Electric Slide is the easiest way to wirelessly present PowerPoint slides, Office documents, PDFs and videos with your iPhone or iPad. Your device is a remote control that works anywhere with any screen. Since viewers just need your simple URL to follow along, setup is a cinch. You can also connect your device directly to a TV or projector via HDMI or VGA.
With Electric Slide:
Type your simple URL into any browser and present wirelessly from your iPhone or iPad
View PowerPoint, Office documents and videos on your iPad or iPhone. Unlike other apps, PowerPoint animations and formatting are preserved.
Present to small groups or remote viewers – anyone with a web browser can join
Optionally, connect your iPad or iPhone to a projector or TV using a VGA or HDMI adapter or AirPlay
Content is auto-synced to your device and can be presented with no Internet connection
Even with no Internet connection you can control your iPad with your iPhone via Bluetooth
View slide notes, thumbnails and who’s viewing while your audience sees just your content
No need to set up complicated web conference meetings
Take photos and broadcast them live to share the whole meeting experience – with Electric Slide you can snap a quick photo of the whiteboard with your device and instantly share it with your web viewers
I’ve been trying the app out for several weeks now and I’m hugely impressed with it.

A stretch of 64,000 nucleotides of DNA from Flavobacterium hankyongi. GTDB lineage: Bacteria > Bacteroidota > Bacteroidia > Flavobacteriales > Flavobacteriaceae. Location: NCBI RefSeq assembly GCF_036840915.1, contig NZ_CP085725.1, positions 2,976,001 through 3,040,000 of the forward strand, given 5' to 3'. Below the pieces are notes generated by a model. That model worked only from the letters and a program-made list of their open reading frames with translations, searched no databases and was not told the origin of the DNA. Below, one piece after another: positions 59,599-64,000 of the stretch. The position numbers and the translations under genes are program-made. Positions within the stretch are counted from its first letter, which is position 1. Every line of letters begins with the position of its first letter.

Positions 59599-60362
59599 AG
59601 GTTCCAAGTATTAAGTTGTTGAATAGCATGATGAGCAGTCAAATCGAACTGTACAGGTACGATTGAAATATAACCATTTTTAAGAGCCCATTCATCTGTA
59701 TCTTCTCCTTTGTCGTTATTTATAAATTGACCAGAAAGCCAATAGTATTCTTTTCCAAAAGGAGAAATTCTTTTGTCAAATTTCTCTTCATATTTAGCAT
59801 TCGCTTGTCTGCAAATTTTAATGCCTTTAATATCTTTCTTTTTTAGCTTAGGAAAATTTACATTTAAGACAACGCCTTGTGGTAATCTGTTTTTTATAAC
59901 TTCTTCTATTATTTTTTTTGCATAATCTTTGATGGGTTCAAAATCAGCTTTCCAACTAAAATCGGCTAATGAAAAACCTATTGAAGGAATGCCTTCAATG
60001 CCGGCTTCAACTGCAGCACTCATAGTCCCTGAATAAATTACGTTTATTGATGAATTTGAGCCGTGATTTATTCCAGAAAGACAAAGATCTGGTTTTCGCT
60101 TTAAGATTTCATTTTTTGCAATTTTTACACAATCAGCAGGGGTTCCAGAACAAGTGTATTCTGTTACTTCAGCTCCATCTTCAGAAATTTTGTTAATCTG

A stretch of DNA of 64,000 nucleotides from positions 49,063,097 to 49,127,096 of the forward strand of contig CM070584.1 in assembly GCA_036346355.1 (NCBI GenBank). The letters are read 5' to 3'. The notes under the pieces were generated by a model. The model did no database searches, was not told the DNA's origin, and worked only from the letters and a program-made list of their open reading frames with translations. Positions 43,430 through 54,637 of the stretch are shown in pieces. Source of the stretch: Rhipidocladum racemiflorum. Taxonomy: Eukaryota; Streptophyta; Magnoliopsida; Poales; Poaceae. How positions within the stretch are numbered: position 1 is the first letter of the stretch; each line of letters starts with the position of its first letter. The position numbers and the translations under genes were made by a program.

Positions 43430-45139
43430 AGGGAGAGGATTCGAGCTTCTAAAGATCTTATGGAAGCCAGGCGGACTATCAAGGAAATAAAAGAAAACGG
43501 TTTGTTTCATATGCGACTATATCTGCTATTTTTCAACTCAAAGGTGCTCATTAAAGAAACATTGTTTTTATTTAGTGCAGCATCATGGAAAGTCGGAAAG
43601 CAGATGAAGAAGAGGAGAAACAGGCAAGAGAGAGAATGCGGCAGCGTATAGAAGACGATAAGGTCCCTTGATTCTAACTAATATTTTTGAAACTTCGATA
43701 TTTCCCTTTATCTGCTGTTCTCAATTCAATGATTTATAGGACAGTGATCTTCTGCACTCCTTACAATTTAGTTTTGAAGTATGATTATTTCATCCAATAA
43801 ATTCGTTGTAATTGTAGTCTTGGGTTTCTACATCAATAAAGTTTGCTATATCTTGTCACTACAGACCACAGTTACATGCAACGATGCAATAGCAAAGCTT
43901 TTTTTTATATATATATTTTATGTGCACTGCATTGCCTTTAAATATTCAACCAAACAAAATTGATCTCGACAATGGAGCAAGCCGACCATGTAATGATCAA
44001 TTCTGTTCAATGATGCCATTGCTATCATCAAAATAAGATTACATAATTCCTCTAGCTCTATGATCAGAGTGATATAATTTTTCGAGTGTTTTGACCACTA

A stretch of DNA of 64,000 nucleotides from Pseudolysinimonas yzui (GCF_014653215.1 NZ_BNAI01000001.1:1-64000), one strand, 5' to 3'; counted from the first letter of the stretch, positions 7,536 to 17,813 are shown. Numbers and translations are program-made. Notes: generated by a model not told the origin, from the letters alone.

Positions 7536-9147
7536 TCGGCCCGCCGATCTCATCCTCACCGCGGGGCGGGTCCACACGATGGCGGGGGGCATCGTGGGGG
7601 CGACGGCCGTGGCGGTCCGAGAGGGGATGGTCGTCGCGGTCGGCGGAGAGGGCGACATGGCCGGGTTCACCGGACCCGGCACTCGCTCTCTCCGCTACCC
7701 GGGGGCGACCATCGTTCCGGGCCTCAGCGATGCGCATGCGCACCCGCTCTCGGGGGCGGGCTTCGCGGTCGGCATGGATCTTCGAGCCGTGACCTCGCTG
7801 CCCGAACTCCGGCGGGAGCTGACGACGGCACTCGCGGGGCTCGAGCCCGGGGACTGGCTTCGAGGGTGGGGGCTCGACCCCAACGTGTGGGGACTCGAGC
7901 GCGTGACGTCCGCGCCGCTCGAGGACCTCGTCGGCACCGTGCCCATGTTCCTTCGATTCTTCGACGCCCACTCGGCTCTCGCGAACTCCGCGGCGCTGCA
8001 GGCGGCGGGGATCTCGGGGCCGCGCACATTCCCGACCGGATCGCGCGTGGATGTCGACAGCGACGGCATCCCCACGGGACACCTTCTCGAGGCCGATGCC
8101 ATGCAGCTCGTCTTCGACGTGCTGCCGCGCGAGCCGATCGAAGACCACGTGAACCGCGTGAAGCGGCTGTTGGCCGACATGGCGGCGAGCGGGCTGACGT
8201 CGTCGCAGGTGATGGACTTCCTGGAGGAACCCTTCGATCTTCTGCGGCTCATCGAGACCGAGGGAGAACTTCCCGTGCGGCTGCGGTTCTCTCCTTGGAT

You need to sign up for a free account with Electric Slide to get going with it. The free account gives you 50MB of storage at Electric Slide, up to five simultaneous live viewers, videos up to 60 seconds in length, and a meeting length limited to 90 minutes. Details for this account also state that your documents are uploaded at fast speeds, but paid accounts get priority. I’ve found upload speeds to be more than good enough with my free account.
Once you’ve created an account, you create a ‘room name’ that will form part of your custom URL used when you present. Mine, for example, is just ipadinsight.
I think the Pro account prices seem quite reasonable too – with 3 months for $27, 6 months for $49, and a year for $80. You can see more info on these at the Electric Slide site.
The app uses the iOS ‘Open In’ feature to open a Powerpoint or PDF document in Electric Slide. Once the file uploads to and gets processed by Electric Slide you can broadcast it to your custom URL right away.
Here are a few other noteworthy points about the app:
– Right now, Keynote files are not supported – though support for them is planned for a future update. It would be very good to see this added, as Keynote is by far the best presentation app right now for the iPad.